That three-year gap must have been unbearable, so when Star Wars returned for it third movie, albeit sixth episode, blockbuster success was virtually guaranteed, but disappointment is also something that can come from such eager anticipation, and so it is that many consider Return of the Jedi to be the weakest of the original trilogy.
Calling it the weakest is not unfounded, of the original trilogy it’s definitely the one you would rank as the bottom of the first three, but that doesn’t stop it from being an incredibly enjoyable watch, and it also isn’t as problematic as the film that would relaunch the Star Wars series in 1999, as there is a lot within the final film of the original Star Wars trilogy that sees the series falling on all filmmaking cylinders; John Williams’ score, Alan Hume’s photography and Norman Reynolds’ production design are all fantastic.
Given its status as one of the most awaited movies of its time, and the stature of Lucasfilm as well by 1983 (not only was Star Wars on the go, but the Indiana Jones movies were up and running by this point too) it’s no surprise that several famous filmmakers were considered for the job, most prominently David Lynch and David Cronenberg, both of whom would turn it down, with Cronenberg going on to direct The Dead Zone and Videodrome, while Lynch would in the end try to put his own stamp on to the space opera genre with his adaptation of Frank Herbert’s Dune. The failure of that film would prompt him to go back to his own brand of intense weirdness with Blue Velvet, although the idea of a Lynch-directed Star Wars is still, to this day, an intriguing thought.
In the end the director’s chair would be filled by Welsh filmmaker Richard Marquand, a director somewhat untested in the world of a genre film on this scale, having previously directed the spy thriller Eye of the Needle, and subsequently Jagged Edge, and during production would end up having to hand over to Lucas for help in order to bring the vision of the film to life.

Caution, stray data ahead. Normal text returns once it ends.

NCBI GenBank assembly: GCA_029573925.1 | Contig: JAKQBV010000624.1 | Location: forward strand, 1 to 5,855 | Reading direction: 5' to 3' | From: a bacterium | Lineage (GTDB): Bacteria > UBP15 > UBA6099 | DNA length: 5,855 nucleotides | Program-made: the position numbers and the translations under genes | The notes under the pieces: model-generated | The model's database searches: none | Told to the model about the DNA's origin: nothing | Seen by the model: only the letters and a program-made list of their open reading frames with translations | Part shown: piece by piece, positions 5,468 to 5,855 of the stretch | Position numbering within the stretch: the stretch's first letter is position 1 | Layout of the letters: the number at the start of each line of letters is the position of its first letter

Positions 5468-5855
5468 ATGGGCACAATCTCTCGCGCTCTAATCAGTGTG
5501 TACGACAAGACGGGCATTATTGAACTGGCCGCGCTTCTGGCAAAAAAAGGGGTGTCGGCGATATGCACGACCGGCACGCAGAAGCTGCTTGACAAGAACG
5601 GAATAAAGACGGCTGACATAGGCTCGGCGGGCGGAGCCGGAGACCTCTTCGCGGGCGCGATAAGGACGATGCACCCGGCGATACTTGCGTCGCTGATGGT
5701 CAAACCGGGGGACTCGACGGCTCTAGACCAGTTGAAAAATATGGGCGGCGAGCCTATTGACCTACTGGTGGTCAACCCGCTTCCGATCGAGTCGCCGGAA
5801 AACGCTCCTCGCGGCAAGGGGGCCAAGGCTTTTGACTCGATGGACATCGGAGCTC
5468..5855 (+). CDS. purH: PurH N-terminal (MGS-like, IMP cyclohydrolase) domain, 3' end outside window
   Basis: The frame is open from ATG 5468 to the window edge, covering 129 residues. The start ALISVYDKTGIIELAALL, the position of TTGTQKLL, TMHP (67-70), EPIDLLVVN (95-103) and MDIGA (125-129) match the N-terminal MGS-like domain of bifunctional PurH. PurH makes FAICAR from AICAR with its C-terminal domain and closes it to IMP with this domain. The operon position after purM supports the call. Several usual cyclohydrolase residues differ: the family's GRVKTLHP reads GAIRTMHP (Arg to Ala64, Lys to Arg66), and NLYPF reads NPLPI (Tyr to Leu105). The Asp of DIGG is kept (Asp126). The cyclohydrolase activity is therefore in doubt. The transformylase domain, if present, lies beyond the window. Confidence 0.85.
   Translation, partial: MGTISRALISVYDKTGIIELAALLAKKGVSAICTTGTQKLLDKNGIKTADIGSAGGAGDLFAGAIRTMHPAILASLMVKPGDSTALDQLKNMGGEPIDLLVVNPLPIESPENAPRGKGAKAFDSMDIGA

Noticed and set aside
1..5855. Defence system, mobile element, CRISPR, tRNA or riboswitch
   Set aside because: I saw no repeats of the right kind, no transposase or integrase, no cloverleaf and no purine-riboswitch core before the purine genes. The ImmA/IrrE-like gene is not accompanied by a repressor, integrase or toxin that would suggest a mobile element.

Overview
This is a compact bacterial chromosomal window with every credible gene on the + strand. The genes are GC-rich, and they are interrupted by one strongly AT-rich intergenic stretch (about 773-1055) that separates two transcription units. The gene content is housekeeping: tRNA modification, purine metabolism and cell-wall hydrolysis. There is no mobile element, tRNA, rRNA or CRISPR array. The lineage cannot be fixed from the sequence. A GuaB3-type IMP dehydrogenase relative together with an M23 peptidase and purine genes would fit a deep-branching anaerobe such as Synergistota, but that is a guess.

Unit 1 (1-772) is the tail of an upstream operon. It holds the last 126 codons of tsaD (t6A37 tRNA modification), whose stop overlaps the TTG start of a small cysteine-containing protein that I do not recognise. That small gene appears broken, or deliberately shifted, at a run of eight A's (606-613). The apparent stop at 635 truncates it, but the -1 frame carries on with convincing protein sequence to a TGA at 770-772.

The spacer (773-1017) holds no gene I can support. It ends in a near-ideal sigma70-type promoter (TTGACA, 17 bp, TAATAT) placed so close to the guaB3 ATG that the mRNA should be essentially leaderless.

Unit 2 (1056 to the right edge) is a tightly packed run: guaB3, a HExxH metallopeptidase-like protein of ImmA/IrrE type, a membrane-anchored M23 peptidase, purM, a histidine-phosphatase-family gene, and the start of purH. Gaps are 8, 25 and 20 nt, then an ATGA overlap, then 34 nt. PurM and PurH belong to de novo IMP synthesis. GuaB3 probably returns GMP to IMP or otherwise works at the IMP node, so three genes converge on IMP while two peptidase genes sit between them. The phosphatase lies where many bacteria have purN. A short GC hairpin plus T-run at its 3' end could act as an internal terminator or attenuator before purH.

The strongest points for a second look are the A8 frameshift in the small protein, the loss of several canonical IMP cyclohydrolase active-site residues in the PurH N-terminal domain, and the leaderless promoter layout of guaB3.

Picking up after the events of The Empire Strikes Back, the film begins by resolving the fate of Han Solo, as the first act becomes an entertaining mission to save everyone’s favourite space smuggler, but with everyone, including Luke, Chewie and Leia getting captured, which subsequently turns out to be part of Luke’s rescue plan.
In 1983, the film would have been the first glimpse audiences had of Jabba the Hutt, although this is no longer the case as, due to the release of the Special Editions, the film now marks the second appearance of the famed character, his first appearance now being the somewhat awkward CGI inclusion of him in A New Hope. It’s an incredibly entertaining beginning, and whilst the film that follows has some issues with pacing, as well cynically throwing cuddly bears into the mix, it does get a lot of things right that many overlook. Whilst there are some accurate criticisms that the film rests on its laurels a little by throwing in another Death Star, some of the drama going on around it makes it worth while.
With the entire cast returning, the film would be the last time until 2015 that we’d get to see these actors playing their characters, and as such the film does have a feeling of finality to it, not least in how many of the character and story arcs conclude. While Luke had always been portrayed as the “good boy” of the series, Return of the Jedi sees Hamill’s portrayal become more conflicted and layered, as Luke finds himself torn throughout by wanting to save his father and being tempted and taunted by Emperor Palpatine (Ian McDiarmid, his first appearance in the series, but, like Jabba, it would become his second when the Blu-Ray edition of The Empire Strikes Back inserted him into a key scene he hadn’t been in before).